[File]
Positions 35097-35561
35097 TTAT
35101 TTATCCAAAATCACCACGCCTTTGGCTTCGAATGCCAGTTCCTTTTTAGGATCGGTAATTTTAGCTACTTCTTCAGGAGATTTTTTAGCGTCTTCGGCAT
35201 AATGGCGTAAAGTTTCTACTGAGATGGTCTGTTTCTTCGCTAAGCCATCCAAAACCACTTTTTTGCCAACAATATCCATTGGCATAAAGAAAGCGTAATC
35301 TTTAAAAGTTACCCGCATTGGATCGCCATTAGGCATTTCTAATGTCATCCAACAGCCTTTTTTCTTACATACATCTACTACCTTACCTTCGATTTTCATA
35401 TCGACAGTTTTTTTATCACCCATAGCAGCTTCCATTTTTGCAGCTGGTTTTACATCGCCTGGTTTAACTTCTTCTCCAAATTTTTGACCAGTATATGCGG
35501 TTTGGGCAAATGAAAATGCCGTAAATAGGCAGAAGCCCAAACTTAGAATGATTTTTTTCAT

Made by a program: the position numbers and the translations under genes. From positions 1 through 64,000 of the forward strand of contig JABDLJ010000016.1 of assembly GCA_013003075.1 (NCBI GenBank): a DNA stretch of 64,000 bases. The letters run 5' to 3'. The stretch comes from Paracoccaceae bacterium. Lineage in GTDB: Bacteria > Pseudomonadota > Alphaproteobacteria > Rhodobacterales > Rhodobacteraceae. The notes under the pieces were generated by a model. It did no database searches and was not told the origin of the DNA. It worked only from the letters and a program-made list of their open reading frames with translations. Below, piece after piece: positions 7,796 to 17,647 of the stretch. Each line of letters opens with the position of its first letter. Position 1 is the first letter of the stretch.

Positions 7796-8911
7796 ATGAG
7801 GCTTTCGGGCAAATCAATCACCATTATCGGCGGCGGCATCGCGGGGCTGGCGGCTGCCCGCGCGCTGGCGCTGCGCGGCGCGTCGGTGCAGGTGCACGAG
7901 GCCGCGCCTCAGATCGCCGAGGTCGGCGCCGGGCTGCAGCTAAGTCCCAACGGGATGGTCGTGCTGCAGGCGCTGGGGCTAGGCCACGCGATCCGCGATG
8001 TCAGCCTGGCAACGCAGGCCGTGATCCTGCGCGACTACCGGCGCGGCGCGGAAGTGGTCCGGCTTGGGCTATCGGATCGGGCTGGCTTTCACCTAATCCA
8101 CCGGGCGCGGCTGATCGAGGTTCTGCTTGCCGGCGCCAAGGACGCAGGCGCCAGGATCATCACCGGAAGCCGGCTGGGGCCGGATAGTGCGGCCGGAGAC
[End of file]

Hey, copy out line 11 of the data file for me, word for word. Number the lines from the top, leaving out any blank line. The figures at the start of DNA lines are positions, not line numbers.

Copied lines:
7801 GCTTTCGGGCAAATCAATCACCATTATCGGCGGCGGCATCGCGGGGCTGGCGGCTGCCCGCGCGCTGGCGCTGCGCGGCGCGTCGGTGCAGGTGCACGAG